# Lochs's theorem

(Redirected from Lochs' theorem)

In number theory, Lochs's theorem is a theorem concerning the rate of convergence of the continued fraction expansion of a typical real number. A proof of the theorem was published by Gustav Lochs in 1964.

The theorem states that for almost all real numbers in the interval (0,1), the number of terms m of the number's continued fraction expansion that are required to determine the first n places of the number's decimal expansion behaves asymptotically as follows:

$\lim _{n\to \infty }{\frac {m}{n}}={\frac {6\ln(2)\ln(10)}{\pi ^{2}}}\approx 0.97027014$ (sequence A086819 in the OEIS).

As this limit is only slightly smaller than 1, this can be interpreted as saying that each additional term in the continued fraction representation of a "typical" real number increases the accuracy of the representation by approximately one decimal place. The decimal system is the last positional system for which each digit carries less information than one continued fraction quotient; going to base-11 (changing $\ln(10)$ to $\ln(11)$ in the equation) makes the above value exceed 1.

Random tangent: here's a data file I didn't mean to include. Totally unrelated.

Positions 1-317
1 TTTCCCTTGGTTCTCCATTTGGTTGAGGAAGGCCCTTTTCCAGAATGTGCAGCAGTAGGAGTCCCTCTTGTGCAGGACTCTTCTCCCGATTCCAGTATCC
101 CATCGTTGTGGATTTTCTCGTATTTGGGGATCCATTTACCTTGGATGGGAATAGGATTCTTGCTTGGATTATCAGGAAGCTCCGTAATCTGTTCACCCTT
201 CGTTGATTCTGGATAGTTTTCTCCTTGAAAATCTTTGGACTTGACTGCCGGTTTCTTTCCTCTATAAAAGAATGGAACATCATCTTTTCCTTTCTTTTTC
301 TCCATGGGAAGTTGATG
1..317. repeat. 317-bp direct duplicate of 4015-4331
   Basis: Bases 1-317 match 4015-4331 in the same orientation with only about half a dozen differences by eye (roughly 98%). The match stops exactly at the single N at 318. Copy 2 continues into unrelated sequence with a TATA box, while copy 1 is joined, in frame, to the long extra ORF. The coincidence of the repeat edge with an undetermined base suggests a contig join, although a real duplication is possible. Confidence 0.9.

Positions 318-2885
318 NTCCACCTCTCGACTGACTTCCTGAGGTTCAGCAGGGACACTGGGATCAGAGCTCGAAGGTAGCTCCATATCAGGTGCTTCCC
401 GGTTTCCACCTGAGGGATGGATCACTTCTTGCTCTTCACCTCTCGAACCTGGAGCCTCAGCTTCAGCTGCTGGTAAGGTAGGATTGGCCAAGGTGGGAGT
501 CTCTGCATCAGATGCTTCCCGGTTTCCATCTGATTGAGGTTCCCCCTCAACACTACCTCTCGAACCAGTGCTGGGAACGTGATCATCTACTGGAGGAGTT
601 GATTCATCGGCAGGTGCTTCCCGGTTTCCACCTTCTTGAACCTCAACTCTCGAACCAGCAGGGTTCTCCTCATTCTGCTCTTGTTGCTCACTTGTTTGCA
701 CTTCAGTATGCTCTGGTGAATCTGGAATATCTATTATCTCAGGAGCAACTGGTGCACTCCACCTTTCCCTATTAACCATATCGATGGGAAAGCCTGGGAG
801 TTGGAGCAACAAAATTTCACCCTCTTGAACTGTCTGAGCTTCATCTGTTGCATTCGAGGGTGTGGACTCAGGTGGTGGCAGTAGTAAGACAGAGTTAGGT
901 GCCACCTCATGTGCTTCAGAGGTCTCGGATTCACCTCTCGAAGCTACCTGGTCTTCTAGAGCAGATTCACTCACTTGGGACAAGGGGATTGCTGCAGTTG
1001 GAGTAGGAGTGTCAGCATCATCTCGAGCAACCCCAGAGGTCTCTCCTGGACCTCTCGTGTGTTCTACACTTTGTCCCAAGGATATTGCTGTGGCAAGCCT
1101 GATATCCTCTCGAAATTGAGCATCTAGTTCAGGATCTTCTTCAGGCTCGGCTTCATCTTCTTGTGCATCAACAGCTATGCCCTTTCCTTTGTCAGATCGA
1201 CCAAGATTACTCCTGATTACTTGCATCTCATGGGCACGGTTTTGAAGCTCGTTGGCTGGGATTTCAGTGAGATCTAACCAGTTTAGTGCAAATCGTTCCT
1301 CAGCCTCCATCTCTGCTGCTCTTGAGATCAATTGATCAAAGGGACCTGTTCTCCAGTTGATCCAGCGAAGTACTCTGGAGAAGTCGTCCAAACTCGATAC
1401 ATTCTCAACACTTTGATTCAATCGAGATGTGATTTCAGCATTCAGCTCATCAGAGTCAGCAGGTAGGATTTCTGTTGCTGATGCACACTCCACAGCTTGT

The reciprocal of this limit,

${\frac {\pi ^{2}}{6\ln(2)\ln(10)}}\approx 1.03064083$ (sequence A062542 in the OEIS),

is twice the base-10 logarithm of Lévy's constant. Three typical numbers, and the golden ratio. The typical numbers follow an approximately 45° line, since each continued fraction coefficient yields approximately one decimal digit. The golden ratio, on the other hand, is the number requiring the most coefficients for each digit.

A prominent example of a number not exhibiting this behavior is the golden ratio—sometimes known as the "most irrational" number—whose continued fraction terms are all ones, the smallest possible in canonical form. On average it requires approximately 2.39 continued fraction terms per decimal digit.